Essentially I can grab the data normally through SSIS and place it into a table but instead of saving the HTML column from the source I would like to parse out certain elements of the HTML and place it into the destination along with the elements I need that aren't within the HTML code.

    Thank you,

    Jon

  • JMelin

    SSC Journeyman

    Points: 85

    --- Sorry double post, was having browser issues ---

    Looks like this would be a very useful tool. I just had one quick question. I am storing an HTML form inside of a table in my database. What I am looking to do is parse certain portions of the HTML code and place it into another table along with other data that I can obtain without parsing HTML. My question is would I be able ot point your SQLDOM at a column that holds HTML code and use it in a similar fashion?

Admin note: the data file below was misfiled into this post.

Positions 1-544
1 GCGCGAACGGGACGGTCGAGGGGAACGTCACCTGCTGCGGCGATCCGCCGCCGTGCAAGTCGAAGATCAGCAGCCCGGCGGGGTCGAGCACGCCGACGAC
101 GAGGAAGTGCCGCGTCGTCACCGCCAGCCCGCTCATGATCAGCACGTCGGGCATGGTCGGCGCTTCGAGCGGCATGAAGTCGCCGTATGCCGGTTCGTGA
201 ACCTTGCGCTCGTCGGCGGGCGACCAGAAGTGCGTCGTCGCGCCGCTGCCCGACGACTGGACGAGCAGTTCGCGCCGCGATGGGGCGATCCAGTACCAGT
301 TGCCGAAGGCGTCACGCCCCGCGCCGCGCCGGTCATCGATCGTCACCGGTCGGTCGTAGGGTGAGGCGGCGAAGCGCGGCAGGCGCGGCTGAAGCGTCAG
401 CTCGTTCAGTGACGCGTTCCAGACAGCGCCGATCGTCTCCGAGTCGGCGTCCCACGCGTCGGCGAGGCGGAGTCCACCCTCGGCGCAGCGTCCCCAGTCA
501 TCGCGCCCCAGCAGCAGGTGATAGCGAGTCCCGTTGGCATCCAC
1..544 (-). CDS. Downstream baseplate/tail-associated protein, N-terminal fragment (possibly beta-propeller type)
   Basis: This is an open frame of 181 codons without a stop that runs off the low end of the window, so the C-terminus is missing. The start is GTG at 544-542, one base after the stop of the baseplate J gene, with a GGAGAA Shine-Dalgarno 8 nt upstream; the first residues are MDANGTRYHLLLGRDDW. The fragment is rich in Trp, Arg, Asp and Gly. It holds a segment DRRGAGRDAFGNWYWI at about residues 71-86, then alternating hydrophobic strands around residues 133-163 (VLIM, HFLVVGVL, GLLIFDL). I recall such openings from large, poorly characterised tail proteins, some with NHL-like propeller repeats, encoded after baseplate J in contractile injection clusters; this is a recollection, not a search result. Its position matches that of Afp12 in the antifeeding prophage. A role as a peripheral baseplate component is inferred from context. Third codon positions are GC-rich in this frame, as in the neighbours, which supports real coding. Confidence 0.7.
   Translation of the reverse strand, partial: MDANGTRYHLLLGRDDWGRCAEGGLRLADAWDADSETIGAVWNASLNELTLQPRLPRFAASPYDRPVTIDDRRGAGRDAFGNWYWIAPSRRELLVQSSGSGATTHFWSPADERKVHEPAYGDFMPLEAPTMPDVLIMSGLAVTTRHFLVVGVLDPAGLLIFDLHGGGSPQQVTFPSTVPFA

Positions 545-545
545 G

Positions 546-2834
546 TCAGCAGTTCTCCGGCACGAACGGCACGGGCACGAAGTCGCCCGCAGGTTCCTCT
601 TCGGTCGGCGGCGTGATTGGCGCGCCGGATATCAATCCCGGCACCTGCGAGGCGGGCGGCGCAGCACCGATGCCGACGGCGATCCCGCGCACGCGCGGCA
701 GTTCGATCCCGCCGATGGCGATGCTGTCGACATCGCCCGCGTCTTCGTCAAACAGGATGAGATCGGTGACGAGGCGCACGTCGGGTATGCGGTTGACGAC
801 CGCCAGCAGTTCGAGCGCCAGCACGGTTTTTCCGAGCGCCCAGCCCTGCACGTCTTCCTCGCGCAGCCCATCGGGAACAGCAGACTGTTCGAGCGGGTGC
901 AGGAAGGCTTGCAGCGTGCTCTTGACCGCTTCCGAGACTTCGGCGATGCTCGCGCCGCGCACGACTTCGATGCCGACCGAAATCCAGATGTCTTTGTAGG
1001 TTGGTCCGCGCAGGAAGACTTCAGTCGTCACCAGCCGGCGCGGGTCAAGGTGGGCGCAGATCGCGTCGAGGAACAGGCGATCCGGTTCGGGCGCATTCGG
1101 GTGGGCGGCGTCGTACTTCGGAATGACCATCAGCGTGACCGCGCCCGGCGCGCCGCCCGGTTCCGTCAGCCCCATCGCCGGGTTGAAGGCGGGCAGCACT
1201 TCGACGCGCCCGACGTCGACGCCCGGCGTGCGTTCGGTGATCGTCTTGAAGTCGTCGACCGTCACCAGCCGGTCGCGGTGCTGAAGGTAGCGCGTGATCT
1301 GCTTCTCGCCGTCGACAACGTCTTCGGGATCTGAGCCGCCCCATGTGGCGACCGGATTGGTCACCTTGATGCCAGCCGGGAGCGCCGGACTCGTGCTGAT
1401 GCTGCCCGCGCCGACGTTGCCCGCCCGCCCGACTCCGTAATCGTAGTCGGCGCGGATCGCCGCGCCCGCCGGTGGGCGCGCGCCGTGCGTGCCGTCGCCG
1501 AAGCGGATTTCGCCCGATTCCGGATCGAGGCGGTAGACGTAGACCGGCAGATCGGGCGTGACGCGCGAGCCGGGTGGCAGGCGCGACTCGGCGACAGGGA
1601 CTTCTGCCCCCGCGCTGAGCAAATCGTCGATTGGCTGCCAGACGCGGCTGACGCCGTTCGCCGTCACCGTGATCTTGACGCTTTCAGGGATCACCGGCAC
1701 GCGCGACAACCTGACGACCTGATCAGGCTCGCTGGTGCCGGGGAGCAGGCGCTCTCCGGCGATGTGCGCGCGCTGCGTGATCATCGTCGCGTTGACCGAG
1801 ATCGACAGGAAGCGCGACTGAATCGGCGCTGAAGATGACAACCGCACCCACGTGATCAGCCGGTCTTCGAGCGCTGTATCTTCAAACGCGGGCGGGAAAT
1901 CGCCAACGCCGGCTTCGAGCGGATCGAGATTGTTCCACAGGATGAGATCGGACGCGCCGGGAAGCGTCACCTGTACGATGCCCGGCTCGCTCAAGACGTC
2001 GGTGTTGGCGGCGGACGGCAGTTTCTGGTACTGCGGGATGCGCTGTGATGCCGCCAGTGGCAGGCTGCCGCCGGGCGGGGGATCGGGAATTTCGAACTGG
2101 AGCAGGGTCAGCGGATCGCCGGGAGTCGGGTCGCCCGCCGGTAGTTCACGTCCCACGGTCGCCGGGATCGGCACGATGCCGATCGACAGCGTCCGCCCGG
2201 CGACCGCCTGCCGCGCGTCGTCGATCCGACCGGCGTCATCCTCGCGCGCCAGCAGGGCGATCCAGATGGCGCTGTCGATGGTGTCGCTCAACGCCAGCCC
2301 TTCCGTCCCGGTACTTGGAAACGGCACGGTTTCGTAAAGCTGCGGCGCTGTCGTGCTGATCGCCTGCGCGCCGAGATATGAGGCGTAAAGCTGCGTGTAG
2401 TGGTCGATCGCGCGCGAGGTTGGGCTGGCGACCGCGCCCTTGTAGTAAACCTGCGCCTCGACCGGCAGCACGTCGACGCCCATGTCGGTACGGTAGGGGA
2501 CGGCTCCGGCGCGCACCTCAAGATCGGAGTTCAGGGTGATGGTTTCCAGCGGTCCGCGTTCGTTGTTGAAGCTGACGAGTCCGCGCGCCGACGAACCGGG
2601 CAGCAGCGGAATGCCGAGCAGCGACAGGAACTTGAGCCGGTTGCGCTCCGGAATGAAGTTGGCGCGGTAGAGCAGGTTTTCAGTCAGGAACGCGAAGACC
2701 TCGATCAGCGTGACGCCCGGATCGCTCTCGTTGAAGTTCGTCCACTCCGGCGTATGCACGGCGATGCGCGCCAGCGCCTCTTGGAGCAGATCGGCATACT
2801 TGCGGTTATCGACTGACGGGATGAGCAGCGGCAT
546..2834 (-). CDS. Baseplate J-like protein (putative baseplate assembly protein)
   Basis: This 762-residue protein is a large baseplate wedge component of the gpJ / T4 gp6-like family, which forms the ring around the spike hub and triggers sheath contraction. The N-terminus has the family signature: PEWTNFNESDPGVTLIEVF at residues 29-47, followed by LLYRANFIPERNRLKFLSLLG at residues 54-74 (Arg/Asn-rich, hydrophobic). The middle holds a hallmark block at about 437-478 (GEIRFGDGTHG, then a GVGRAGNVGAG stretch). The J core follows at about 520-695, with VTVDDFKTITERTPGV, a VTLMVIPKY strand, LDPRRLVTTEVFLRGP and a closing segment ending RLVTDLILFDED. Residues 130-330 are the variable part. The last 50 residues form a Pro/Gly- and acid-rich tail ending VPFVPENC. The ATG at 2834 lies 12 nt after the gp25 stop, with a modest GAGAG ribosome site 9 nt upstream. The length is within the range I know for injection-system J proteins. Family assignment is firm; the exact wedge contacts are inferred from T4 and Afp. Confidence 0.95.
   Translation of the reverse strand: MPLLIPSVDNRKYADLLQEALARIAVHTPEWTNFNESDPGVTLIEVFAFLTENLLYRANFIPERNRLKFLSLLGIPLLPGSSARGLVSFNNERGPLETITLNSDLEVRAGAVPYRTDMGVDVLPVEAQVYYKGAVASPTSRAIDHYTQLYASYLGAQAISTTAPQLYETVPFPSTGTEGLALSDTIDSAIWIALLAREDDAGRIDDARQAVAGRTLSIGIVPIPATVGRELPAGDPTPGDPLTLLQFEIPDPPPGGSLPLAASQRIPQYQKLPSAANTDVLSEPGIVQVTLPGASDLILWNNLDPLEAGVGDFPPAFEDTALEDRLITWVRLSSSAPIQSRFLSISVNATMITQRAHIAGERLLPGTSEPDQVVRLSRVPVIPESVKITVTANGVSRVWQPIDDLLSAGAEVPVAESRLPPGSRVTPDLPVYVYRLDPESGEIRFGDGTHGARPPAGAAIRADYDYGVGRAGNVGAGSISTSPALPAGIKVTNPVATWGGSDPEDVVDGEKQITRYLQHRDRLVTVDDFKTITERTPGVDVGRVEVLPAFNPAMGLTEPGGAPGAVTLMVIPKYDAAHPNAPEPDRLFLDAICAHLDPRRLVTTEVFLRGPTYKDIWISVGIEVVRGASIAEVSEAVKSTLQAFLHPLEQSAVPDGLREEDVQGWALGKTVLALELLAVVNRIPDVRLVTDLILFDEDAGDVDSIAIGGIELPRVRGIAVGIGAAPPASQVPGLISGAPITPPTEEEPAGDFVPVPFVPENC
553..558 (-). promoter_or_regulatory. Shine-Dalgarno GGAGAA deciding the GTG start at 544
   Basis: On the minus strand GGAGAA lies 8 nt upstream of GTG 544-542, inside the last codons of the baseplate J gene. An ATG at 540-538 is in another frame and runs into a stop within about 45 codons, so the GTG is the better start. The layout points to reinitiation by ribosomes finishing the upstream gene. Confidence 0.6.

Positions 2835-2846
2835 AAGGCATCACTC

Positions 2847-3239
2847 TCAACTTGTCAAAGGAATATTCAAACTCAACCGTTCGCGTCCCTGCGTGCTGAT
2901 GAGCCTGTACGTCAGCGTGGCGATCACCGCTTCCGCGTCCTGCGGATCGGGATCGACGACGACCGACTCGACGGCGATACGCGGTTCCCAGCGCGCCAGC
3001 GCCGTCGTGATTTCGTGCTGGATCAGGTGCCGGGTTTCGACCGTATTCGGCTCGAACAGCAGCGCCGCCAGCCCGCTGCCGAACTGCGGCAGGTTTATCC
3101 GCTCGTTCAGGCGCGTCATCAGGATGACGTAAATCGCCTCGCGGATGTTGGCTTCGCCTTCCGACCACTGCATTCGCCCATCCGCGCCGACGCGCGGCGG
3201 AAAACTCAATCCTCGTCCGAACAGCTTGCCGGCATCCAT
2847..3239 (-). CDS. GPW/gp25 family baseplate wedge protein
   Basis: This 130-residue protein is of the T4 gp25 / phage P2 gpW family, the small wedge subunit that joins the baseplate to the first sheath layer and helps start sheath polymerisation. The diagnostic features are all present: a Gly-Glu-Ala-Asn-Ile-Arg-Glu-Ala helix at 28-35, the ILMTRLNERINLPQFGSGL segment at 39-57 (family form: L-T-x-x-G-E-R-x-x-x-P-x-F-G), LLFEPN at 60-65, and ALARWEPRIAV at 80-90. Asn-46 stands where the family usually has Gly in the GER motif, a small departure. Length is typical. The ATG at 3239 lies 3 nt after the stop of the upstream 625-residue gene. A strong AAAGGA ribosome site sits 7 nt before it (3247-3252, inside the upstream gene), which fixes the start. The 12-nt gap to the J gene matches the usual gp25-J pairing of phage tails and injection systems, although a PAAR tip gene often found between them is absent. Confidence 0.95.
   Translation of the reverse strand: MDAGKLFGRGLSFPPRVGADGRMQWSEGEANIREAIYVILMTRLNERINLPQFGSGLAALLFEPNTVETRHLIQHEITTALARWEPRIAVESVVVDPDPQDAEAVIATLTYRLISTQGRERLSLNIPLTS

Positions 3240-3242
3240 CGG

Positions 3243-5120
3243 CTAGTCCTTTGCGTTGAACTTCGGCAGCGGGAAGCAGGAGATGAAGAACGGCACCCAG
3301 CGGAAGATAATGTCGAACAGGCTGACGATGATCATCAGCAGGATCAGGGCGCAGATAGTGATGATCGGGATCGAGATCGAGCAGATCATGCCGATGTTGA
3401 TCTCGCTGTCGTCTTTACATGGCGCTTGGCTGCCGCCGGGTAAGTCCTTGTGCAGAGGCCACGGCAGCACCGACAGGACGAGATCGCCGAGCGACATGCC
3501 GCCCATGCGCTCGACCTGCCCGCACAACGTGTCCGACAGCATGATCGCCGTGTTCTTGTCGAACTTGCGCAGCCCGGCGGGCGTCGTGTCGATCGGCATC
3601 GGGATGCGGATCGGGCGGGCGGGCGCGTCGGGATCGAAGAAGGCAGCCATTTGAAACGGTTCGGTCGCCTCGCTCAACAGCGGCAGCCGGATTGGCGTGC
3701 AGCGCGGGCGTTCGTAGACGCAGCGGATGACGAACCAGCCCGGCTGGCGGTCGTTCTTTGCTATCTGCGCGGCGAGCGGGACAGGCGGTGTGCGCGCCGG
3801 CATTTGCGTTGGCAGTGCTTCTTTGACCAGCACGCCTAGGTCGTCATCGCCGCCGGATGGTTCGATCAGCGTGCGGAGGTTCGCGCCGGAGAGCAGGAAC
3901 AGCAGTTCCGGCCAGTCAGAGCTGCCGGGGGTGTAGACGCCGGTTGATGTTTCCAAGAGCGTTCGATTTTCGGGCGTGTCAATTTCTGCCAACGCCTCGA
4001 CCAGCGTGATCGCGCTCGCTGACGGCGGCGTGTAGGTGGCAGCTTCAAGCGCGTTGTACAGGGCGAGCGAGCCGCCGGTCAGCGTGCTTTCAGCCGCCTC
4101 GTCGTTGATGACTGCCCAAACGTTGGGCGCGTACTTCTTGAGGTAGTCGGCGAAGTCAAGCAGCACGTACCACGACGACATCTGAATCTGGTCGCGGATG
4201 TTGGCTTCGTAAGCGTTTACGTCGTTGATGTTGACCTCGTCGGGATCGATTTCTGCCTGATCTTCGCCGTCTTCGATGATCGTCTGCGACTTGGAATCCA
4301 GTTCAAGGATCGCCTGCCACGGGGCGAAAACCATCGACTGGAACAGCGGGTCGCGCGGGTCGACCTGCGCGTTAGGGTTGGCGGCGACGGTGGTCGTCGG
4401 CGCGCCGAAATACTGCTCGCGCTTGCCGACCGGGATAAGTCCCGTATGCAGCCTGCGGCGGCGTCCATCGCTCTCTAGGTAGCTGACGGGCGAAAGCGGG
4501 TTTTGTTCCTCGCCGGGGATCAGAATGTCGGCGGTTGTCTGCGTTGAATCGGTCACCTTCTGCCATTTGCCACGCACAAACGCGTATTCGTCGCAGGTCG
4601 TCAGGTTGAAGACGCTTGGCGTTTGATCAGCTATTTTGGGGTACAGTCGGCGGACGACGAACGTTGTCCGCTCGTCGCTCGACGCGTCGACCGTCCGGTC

Essentially I can grab the data normally through SSIS and place it into a table but instead of saving the HTML column from the source I would like to parse out certain elements of the HTML and place it into the destination along with the elements I need that aren't within the HTML code.

    Thank you,

    Jon

Viewing 15 posts - 1 through 15 (of 31 total)

You must be logged in to reply to this topic. Login to reply